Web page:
Clinical presentation. Patients with NMS typically present with a tetrad of symptoms: mental status changes, muscular rigidity, hyperthermia, and autonomic instability.12 Mental status changes can include confusion and agitation, as well as catatonic signs and mutism. The muscular rigidity of NMS is characterized by “lead pipe rigidity” and may be accompanied by tremor, dystonia, or dyskinesias. Laboratory findings include elevated serum CK (from severe rigidity), often >1,000 U/L, although normal levels can be observed if rigidity has not yet developed.13
Treatment. The first step for treatment is to discontinue the causative medication.14 Initiate supportive therapy immediately to restrict the progression of symptoms. Interventions include cooling blankets, fluid resuscitation, and antihypertensives to maintain autonomic stability15 or benzodiazepines to control agitation. In severe cases, muscular rigidity may extend to the airways and intubation may be required. The severity of these symptoms may warrant admission to the ICU for close monitoring. Pharmacologic treatment with dantrolene (a muscle relaxant that blocks calcium efflux from the sarcoplasmic reticulum) and bromocriptine (a dopamine agonist) have been utilized.14 In case reports, electroconvulsive therapy (ECT) has been used to treat NMS15,16; however, prospective research comparing ECT with traditional treatment has not been conducted. It is also worth mentioning that if a clinician wishes to restart the neuroleptic medication, a 2-week washout period will minimize the risk of NMS recurrence.17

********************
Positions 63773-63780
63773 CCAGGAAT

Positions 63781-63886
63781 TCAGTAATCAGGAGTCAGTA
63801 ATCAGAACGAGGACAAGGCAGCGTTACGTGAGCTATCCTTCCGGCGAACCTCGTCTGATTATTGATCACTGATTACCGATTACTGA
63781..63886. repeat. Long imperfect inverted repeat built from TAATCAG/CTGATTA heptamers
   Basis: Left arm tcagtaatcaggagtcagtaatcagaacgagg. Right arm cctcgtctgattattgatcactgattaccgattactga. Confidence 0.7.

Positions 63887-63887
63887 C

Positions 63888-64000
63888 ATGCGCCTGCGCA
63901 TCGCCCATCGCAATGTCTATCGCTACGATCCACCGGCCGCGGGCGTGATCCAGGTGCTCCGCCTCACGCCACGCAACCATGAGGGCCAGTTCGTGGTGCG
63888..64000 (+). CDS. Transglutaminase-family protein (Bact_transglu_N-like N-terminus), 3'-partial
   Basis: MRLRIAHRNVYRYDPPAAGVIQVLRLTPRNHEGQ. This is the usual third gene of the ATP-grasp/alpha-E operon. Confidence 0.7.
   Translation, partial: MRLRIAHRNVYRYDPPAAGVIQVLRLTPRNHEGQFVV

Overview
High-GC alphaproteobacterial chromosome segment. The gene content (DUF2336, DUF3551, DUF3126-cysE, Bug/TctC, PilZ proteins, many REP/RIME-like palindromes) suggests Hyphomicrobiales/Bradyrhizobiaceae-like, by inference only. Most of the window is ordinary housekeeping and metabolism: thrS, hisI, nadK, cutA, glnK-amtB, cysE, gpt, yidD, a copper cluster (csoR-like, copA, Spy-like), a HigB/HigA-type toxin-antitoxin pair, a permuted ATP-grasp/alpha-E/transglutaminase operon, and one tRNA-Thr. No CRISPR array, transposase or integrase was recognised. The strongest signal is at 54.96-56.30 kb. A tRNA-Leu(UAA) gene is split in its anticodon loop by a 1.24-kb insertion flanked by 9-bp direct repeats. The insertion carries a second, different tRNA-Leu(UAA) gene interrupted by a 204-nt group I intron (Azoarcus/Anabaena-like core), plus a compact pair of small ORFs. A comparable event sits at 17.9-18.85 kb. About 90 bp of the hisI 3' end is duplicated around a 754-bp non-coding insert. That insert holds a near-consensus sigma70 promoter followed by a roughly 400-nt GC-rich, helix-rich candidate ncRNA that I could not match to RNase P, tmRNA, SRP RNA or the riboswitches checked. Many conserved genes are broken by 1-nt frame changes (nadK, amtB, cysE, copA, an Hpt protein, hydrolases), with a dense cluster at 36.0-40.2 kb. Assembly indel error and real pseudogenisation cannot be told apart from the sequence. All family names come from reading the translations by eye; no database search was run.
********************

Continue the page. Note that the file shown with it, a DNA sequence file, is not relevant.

Differentiating between SS and NMS
Differentiating between these 2 syndromes (Table 417) is critical to direct appropriate intervention. Table 517 outlines the treatment overview for SS and NMS.
Detailed history. A detailed history is imperative in making accurate diagnoses. Useful components of the history include a patient’s duration of symptoms and medication history (prescription medications as well as over-the-counter medications, supplements, and illicit drugs). Also assess for medical comorbidities, because certain medical diagnoses may alert the clinician that it is likely the patient had been prescribed serotonergic agents or neuroleptics, and renal or liver impairment may alert the clinician of decreased metabolism rates. Medication history is arguably the most useful piece of the interview, because serotonergic agents can cause SS, whereas dopamine blockers cause NMS. It should be noted that excess serotonin acts as a true toxidrome and is concentration-dependent in causing SS, whereas NMS is an idiosyncratic reaction to a drug.
Physical exam. Although there are many overlapping clinical manifestations, SS produces neuromuscular hyperactivity (ie, clonus, hyperreflexia), whereas NMS is characterized by more sluggish responses (ie, rigidity, bradyreflexia).18
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